Dojo is the Way – An Alternative Learning Experience
Creating a continuous learning atmosphere is essential in any Agile implementation. Learning new skills and refreshing one’s knowledge about their craft is essential. This helps make sure that your team stays effective in their tasks and that your processes are streamlined. This is what makes a learning dojo important for organizations. But what is it for and how can it be implemented?
What is a Learning Dojo?
The goal of a Learning Dojo is to create a learning environment that allows teams to master their craft so that they can be more effective at work. Originally conceptualized in 2015 by Target CIO, Mike McNamara, the goal of the Dojo is to train his team to adopt the mindsets of Lean, Product, DevOps and Agile. This was implemented to help Target modernize its tools and methodologies in order to increase its efficiency. Implementing the Learning Dojo concept can reshape the way you train your team. It can help your organization merge learning and performance to enable a more conducive learning environment to employees across all levels and functions.
The Challenges of Learning in the Workplace
Every organization should have a learning and development plan for its employees. Often, we’ll see this in the form of training or courses – both classroom and online – where employees need to sign-up or have their boss assign them to attend and complete. While this can help to some degree in the skills development and growth of the employee, learning acquired through traditional training can sometimes be difficult to apply to one’s own work. Here are some challenges that may arise from traditional learning:
- The audience of these training activities is varied. You from the Software Development team may be attending a training with someone from the Marketing and Finance teams. This makes the curriculum and style of the training materials to be more general in nature so that it caters to the various skill sets and experiences that the attendees have.
- Exercises given are not directly related to one’s work. Being more generic and conceptual in nature, this makes it a little more difficult for the learnings to be applied to real-life work problems that employees need to tackle daily.
- Training activities usually have a yearly budget allocated by the organization. This limits the number of courses that employees can attend each year.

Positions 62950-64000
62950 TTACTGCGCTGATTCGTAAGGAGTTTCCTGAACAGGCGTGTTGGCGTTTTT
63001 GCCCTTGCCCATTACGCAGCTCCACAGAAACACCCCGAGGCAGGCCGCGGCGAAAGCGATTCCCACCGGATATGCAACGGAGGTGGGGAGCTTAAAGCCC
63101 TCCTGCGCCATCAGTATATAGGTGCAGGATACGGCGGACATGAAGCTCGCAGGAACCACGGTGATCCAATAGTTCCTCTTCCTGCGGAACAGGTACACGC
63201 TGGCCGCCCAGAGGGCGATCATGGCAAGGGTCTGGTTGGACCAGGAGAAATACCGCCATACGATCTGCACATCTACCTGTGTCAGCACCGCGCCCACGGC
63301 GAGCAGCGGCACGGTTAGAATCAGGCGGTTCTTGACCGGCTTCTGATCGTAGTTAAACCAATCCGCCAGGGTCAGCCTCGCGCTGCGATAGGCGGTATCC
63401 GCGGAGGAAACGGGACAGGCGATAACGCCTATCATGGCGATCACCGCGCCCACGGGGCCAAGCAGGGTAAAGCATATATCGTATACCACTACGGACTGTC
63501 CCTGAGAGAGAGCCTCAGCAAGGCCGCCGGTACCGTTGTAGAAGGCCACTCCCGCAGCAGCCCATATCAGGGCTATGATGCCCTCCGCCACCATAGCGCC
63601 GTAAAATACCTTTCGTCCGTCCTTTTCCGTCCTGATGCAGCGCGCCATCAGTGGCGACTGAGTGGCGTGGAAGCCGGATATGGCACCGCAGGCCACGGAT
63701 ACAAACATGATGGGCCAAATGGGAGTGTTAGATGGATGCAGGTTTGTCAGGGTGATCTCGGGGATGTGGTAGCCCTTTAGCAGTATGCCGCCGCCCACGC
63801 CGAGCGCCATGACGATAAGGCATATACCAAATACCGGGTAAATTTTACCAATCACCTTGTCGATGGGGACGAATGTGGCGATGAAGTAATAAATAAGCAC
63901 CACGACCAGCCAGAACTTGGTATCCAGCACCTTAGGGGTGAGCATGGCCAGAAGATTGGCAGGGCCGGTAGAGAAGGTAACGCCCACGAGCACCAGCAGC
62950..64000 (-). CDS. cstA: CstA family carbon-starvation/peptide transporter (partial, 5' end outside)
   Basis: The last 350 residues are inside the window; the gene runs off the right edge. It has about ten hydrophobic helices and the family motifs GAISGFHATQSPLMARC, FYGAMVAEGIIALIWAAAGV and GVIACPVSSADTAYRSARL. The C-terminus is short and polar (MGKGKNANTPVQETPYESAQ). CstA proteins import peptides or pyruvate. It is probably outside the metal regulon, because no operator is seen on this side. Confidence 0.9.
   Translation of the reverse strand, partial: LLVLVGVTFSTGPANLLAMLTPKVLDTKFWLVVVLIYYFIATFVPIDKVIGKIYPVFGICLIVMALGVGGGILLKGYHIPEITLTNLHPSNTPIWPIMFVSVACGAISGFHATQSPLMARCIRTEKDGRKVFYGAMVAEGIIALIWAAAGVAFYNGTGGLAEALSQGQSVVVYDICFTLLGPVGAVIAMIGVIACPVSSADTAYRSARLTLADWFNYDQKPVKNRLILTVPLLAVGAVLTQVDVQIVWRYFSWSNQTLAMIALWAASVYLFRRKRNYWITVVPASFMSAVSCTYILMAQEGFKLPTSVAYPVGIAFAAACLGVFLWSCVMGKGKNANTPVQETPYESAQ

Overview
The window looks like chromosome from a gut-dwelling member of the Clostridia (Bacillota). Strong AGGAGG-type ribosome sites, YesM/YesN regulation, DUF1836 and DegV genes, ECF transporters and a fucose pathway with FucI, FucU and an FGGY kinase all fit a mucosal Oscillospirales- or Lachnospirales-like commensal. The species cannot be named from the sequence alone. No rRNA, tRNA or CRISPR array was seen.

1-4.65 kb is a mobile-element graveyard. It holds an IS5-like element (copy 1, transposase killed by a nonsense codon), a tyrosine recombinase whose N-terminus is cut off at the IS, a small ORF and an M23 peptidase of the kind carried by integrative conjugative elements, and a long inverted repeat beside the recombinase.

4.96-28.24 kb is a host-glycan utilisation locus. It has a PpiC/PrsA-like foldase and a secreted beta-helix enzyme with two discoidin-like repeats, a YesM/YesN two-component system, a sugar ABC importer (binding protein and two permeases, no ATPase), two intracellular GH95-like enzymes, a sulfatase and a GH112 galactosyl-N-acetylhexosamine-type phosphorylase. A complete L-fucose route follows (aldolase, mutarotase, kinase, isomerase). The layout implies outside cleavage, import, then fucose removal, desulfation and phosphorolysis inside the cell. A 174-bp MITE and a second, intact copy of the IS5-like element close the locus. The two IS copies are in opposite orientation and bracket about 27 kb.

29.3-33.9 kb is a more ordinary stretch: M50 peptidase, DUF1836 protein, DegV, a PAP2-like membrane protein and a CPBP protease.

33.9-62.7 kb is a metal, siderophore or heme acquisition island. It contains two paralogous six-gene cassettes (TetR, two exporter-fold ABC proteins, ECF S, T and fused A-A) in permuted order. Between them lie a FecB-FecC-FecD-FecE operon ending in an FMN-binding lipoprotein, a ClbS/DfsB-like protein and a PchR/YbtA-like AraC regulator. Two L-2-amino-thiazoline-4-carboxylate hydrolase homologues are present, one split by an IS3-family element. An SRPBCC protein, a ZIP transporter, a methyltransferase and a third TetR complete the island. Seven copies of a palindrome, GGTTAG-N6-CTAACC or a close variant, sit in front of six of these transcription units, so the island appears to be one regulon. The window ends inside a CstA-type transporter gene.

- The irregularity of employees being able to attend courses isn’t effective at creating a continuous learning atmosphere. More so, the topics and problems that are discussed in traditional courses don’t create a long-lasting change in the way employees do their work.
When you think of it, this ineffective approach is actually costing organizations money. But if we can find a way to introduce a learning experience that invites experimentation to solve real-life work problems, we can see employees being more engaged and teams actually making better products for the organization to flourish.
So, how do we achieve just that?
If you’re ready to take your learning experience to a new level, start planning your own Dojo. You don’t need to rent a big space in order to have one. You can actually start small. You can select a pilot team for your first Dojo. Then, book a meeting room within your office that has ample space for collaboration. After the first rollout, you can then try to open your doors to more teams and improve through each experience. Here are a few other steps to follow as you setup your organization’s learning dojo.
1. Identify the skills you want your students to learn.
While Dojos can cater to the full spectrum of skills needed for software development, we have also seen variations that are more specific like Coding Dojo, Testing Dojo, and Agile Coaching Dojo. Depending on your need and also the accessibility to skilled experts within your organization, you can actually tailor fit what your Dojo aims to deliver out of its students.
2. Set a process or framework for your teams to work on while in the Dojo.
This allows for a structured type of learning where attendees are guided on how to move along with the learning process. This can then be presented using a Kanban board so that they are visually guided as they go through learning the new skill sets and solving their outlined problems. The process may start with defining the problem or skills that need to be learned within the period that they are in the Dojo. The team then lists these and as in Kanban, moves it along the process.
3. Start your learning sessions.
The next step could be about learning the new skill. During each session, the training heads should see to it that the attendees gain enough knowledge to be able to apply their new learnings to their current functions and work environment.
4. Trainees should apply what their learn to their work.
After the learning sessions, teams should apply the new knowledge or skills they have acquired to solve their problems or develop something relevant to their work. It can then be followed by the coaches reviewing the output with the team and providing points for improvement so that they can iterate when needed. Finally, when all is done and work is accepted, the teams can move it to the end of the board to signify completion.
Having this framework will actually make it easy to facilitate and implement a Learning Dojo.
Are you ready to take your learning experience to a new level with Dojo?